1961 Trivia, History, and Fun Facts
Quick Facts from 1961
Top Ten Baby Names of 1961
Mary, Lisa, Susan, Linda, Karen, Michael, David, John, James, Robert
Fashion Icons and Sex Symbols
Carroll Baker, Brigitte Bardot, Claudia Cardinale, Doris Day, Angie Dickinson, Annette Funicello, Audrey Hepburn, Jayne Mansfield, Gina Lollobrigida, Sophia Loren, Marilyn Monroe, Julie Newmar, Kim Novak, Leslie Parrish, Stella Stevens, Elizabeth Taylor, Tina Turner, Mamie Van Doren, Natalie Wood
Sex Symbols and Hollywood Hunks
Elvis Presley, Gregory Peck
Oscars: 33rd Academy Awards (1961)
The 33rd Academy Awards took place on April 17, 1961, at the Santa Monica Civic Auditorium, with Bob Hope serving as host. West Side Story emerged as the big winner, collecting 10 Oscars, including Best Picture and Best Director for Robert Wise and Jerome Robbins. Intriguingly, this ceremony marked the first time a directing award was shared between two individuals.
Grammy Awards: 1961 Grammys (3rd Annual Grammy Awards)
The 3rd Annual Grammy Awards, also referred to as the 1961 Grammys, unfolded on April 12. Henry Mancini had a night to remember, winning both Album of the Year for The Music from Peter Gunn and Song of the Year for “Moon River.” Meanwhile, Bob Newhart clinched the Best New Artist award, a category that had been introduced only a year earlier.
Emmy Awards: 13th Primetime Emmy Awards (1961)
The Emmy Awards held its 13th Primetime ceremony on May 16, 1961. Hosted by Dick Powell, The Jack Benny Show snagged the Emmy for Outstanding Comedy Series. Rod Serling, the mind behind The Twilight Zone, received an Emmy for Outstanding Writing Achievement in Drama.
“Sorry, Charlie. Starkist wants tuna that tastes good, not tuna with good taste”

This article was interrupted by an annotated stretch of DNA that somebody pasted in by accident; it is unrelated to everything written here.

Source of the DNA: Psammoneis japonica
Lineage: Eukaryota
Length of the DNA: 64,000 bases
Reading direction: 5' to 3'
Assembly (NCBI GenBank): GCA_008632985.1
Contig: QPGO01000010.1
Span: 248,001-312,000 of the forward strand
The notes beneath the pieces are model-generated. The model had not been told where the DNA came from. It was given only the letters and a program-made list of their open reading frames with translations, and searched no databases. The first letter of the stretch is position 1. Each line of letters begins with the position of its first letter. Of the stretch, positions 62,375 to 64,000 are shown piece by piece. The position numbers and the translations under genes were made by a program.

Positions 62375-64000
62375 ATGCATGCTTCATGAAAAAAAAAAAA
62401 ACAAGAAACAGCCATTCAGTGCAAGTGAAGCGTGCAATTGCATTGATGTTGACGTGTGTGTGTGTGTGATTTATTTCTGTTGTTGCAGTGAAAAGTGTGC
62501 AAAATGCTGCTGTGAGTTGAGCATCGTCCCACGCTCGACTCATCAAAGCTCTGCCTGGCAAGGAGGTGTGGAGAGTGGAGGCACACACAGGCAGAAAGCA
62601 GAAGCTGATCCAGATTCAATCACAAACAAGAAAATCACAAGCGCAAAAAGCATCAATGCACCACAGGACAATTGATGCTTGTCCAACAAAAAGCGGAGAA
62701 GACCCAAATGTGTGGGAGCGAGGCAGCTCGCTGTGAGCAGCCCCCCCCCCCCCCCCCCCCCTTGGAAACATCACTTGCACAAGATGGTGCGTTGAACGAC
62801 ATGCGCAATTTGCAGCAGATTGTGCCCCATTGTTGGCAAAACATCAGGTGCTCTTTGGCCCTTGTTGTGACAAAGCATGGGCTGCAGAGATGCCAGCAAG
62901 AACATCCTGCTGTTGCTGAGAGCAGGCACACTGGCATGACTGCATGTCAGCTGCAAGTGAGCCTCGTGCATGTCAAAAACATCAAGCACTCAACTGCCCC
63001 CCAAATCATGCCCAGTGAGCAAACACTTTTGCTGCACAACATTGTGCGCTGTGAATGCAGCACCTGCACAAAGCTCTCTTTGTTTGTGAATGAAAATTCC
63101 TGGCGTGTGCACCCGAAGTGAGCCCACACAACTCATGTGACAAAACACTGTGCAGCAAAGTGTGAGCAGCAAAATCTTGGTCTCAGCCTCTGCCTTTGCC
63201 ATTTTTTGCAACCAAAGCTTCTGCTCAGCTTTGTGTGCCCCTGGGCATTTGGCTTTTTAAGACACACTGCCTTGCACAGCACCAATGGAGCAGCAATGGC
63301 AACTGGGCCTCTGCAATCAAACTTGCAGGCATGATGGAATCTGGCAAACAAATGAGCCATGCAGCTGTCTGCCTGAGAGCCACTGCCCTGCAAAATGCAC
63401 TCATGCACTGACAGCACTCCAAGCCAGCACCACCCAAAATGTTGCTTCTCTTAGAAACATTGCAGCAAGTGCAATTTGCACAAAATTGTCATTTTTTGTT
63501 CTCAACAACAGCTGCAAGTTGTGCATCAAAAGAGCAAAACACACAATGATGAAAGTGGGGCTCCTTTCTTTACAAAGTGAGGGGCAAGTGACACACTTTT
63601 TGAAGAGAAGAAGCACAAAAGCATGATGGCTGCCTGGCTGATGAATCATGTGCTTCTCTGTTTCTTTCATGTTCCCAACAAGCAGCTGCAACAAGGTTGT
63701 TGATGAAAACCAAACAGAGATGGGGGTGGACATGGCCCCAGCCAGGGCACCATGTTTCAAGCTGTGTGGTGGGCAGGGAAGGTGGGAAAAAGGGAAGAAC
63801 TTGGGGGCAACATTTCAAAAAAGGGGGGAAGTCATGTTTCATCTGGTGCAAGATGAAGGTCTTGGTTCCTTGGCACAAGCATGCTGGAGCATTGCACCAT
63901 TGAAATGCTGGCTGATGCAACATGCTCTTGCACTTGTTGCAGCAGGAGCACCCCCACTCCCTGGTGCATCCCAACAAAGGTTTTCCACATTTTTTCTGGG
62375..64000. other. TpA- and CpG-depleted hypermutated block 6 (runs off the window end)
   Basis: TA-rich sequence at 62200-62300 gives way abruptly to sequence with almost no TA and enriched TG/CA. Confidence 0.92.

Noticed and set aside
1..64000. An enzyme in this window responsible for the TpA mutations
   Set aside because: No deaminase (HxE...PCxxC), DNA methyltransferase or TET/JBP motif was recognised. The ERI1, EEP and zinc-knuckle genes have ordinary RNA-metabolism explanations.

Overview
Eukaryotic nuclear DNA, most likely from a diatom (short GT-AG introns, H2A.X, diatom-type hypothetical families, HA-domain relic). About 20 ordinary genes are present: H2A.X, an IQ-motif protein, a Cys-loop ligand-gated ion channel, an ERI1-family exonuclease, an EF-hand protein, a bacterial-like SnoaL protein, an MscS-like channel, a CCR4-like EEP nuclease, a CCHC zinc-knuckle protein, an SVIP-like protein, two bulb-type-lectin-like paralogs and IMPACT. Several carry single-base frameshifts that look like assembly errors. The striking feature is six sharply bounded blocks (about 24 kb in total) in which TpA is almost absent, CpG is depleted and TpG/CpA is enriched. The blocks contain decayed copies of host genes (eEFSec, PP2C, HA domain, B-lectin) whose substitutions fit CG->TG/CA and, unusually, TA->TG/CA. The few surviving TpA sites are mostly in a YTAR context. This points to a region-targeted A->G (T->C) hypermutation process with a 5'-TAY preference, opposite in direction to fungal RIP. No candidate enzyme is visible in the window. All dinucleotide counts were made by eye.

“Yabba Dabba Do”
“Ask not what your country can do for you – ask what you can do for your country.
“For those who think young”
“Hertz puts you in the driver’s seat”
“In the councils of government, we must guard against the acquisition of unwarranted influence, whether sought or unsought, by the military-industrial complex. The potential for the disastrous rise of misplaced power exists and will persist. ”
“Today, the solitary inventor, tinkering in his shop, has been overshadowed by task forces of scientists in laboratories and testing fields. In the same fashion, the free university, historically the fountainhead of free ideas and scientific discovery, has experienced a revolution in the conduct of research. Partly because of the huge costs involved, a government contract becomes virtually a substitute for intellectual curiosity…
The prospect of domination of the nation’s scholars by Federal employment, project allocations, and the power of money is ever-present – and is gravely to be regarded.
Yet, in holding scientific research and discovery in respect, as we should, we must also be alert to the equal and opposite danger that public policy could itself become the captive of a scientific-technological elite”
Time Magazine’s Man of the Year
John F. Kennedy
Nancy Fleming (Montague, MI)
Sharon Brown (Louisiana)
Doctor In The House
When Rogozov developed acute appendicitis on a remote expedition in the middle of Antarctica in 1961, he was the only doctor on site. He had to perform his appendectomy. The surgery did not go as planned. As he started to move his intestines to get to his appendix, he accidentally sliced open his lower intestine, which he then had to suture. From the opening incision to the removal of the appendix and final suture, the surgery took nearly two hours. Rogozov never lost consciousness. Leonid Rogozov not only survived, but he also returned to his normal duties as a team member two weeks later.
America accidentally dropped a nuke on South Carolina in 1958 and two Hydrogen bombs on North Carolina in 1961. The traditional explosives on the nuke exploded, while only a low-voltage trigger kept one of the H-bombs from detonating.
The largest nuclear bomb ever detonated by humans was the Tsar Bomba in 1961. The Russians tested the bomb in Novaya Zemlya, an island in the Russian Arctic Sea. It had the equivalent explosive power of 3,800 Hiroshima bombs.